The Truth Crushed Down
The Truth Crushed Down
Story

Once upon a time there was a very greedy king who had lots and lots of gold. But he wanted even more gold, so he decided he would order his army to attack the neighboring kingdom and steal all their gold.

The king called all his soldiers into his courtyard and told them his plan. The soldiers agreed to obey his orders. They drew their swords and lifted their shields and marched off to battle.

But the soldiers were not gone from the castle long before they began returning to the courtyard. Not one of the soldiers was carrying a sword or a shield.

“What happened!” screamed the king. “I told you to go fight a battle!”

“We were on our way, Sire,” said one of the men, “when we came across an apple tree and the tree spoke to us. It said:

‘All men are brothers and all women are sisters.
All the people of the earth are one family.
Be wise and lay down your swords and shields and study war no more.’

“It seemed to us that the tree made sense so that is what we did.”

The king was furious and he vowed to get rid of the tree that had ruined his plans. He waited until midnight and then he crept out of the castle, walking across the field until he came to the apple tree. The king took out his axe and chopped down the tree. But he was still so mad that he stomped on the fallen tree until it was crushed down into the earth. Then the king walked back to his castle with a smile on his face.

The next day the king called his soldiers to the courtyard. He gave them new swords and new shields and told them to obey his orders and go attack the neighboring kingdom. The soldiers were afraid of the king so they did as they were told.

But the soldiers were not gone long before they started returning without their swords and shields. This made the king furious.

“I told you to go fight a battle!” screamed the king.

“We were on our way,” said one of the soldiers, “but we came to the spot where we saw the apple tree yesterday. You wouldn’t believe it but there are twenty apple trees there today. And they were all saying the same thing:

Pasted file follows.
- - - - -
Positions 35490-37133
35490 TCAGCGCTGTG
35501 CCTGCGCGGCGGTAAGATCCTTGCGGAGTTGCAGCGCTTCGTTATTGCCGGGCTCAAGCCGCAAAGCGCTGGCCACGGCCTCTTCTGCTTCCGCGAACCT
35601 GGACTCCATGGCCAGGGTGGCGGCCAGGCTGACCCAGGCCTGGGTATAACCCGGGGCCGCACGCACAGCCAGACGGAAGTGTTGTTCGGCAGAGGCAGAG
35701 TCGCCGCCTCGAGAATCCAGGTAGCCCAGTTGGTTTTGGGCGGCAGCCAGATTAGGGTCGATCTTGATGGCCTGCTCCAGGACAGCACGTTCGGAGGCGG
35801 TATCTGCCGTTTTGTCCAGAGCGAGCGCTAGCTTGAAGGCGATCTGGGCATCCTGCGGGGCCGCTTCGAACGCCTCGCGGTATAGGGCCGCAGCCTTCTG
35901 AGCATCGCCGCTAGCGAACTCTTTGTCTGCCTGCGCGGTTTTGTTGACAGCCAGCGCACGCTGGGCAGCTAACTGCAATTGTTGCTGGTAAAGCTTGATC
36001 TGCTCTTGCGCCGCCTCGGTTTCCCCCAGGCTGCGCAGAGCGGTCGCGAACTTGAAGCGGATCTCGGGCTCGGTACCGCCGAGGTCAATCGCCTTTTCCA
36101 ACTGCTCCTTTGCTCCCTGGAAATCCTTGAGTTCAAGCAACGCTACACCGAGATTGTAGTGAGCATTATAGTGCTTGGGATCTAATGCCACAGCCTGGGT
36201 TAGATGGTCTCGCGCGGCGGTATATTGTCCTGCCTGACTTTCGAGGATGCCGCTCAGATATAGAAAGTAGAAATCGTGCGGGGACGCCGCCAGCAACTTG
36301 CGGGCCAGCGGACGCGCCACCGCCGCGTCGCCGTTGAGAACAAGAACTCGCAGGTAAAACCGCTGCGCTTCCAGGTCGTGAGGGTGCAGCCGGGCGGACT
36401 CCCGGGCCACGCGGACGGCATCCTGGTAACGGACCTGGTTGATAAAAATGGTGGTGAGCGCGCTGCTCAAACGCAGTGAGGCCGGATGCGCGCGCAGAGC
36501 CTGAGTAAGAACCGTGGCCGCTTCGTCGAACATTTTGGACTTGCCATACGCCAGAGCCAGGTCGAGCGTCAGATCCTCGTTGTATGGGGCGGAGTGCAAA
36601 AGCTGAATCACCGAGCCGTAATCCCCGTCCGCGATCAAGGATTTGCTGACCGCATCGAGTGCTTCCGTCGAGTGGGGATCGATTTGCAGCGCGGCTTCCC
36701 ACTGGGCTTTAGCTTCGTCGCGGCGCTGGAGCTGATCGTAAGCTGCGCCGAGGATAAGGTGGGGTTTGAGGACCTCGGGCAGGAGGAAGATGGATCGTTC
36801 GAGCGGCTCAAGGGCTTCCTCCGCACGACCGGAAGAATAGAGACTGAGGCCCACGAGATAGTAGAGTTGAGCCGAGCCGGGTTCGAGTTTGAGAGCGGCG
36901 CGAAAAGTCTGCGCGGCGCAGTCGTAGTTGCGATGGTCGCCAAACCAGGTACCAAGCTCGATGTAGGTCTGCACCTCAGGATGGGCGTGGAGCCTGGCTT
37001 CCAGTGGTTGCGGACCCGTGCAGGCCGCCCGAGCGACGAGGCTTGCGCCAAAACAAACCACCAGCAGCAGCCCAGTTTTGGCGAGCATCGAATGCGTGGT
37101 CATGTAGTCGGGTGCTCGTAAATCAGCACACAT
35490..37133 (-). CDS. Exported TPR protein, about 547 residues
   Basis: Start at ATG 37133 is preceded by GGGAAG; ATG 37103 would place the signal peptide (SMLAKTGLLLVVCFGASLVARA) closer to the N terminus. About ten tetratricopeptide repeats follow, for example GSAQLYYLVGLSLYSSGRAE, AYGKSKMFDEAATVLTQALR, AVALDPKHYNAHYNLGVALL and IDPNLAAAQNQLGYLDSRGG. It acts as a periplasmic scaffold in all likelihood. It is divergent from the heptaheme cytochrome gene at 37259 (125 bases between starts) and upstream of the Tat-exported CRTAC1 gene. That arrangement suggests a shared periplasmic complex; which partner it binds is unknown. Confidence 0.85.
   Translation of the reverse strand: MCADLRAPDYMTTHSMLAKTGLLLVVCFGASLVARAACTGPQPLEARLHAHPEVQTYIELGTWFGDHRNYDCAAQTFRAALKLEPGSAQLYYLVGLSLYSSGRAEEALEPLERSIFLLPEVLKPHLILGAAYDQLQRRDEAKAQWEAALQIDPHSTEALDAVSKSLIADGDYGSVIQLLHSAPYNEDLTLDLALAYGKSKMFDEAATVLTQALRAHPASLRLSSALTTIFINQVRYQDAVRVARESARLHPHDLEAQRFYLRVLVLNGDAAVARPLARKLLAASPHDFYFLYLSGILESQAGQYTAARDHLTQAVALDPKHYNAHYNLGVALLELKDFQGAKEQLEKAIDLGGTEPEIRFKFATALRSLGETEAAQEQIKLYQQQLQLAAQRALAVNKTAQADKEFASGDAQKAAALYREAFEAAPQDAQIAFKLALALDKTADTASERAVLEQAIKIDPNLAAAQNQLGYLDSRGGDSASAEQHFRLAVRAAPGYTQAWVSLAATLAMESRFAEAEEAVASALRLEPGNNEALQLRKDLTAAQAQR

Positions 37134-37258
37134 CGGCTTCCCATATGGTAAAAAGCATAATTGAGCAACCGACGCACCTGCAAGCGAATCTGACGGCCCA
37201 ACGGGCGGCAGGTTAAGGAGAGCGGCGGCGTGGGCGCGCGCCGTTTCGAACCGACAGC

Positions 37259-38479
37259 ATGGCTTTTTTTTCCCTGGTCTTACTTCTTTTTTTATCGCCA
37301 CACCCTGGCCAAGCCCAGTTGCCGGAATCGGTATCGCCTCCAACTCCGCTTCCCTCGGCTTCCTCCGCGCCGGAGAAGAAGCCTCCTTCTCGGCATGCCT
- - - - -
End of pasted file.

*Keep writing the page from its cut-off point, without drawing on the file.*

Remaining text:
‘All men are brothers and all women are sisters.
All the people of the earth are one family.
Be wise and lay down your swords and shields and study war no more.’

“And the trees made sense to us so that is what we did.”
The king was red with anger. “Those blasted trees!” he thought. “Tonight I will sneak out and chop down every last one.” And that is what he did. But he was still so mad after chopping down all the trees that he jumped up and down on them until they were crushed into the earth.
The next day the king called all the soldiers to the courtyard and gave them new swords and new shields and ordered them once again to attack the neighboring kingdom. The soldiers were afraid of the king so they obeyed him. But the soldiers had not been gone long when they began returning without their swords and shields.
“I told you to go to battle!” screamed the king. “Why did you disobey me!”
“Well,” said one of the soldiers, “you wouldn’t believe it but in the same place where there were twenty apple trees yesterday there is now an entire forest of trees and they are all saying—”
The king didn’t wait to hear the rest. He knew what those trees were saying. He ran out of the castle and there he saw a forest of trees that stretched as far as the eye could see.
The king began to cry and scream because he knew there was no way he could chop down so many trees.
“Can it be!” he screamed, “that a powerful king like myself can be stopped by a few trees!”
“Are you asking me?” came a voice from behind him.
Turning around the king saw an old man leaning against the castle walls. His hair and beard were long and grey and his clothes were well worn.
“Well,” said the king after a moment, “Do you have an answer? If so, please tell me.”
“Well,” said the old man and then he paused for a moment. “It seems to me that you are a very powerful king.”
“Yes, indeed I am!” agreed the king.
“And, since you are so powerful, you can take any tree that offends you and chop it into little pieces and crush it into the ground.”
“You are quite right there,” replied the king.
“But,” said the beggar, “the apple tree spoke the truth. All men are brothers, all women are sisters, and all the people of the earth are one family. You may be a powerful king, but there is no king on earth more powerful than the truth, for truth crushed to the earth will rise again.”

Storytelling Tip: This story ends with a quote by the Unitarian journalist William Cullen Bryant, “Truth crushed to earth will rise again.” This is a good story to have children act out as you tell it because there are lots of parts.

About the Author

  • The Rev. Chris Buice is minister of the Tennessee Valley UU Church in Knoxville, Tenn.

For more information contact worshipweb@uua.org.

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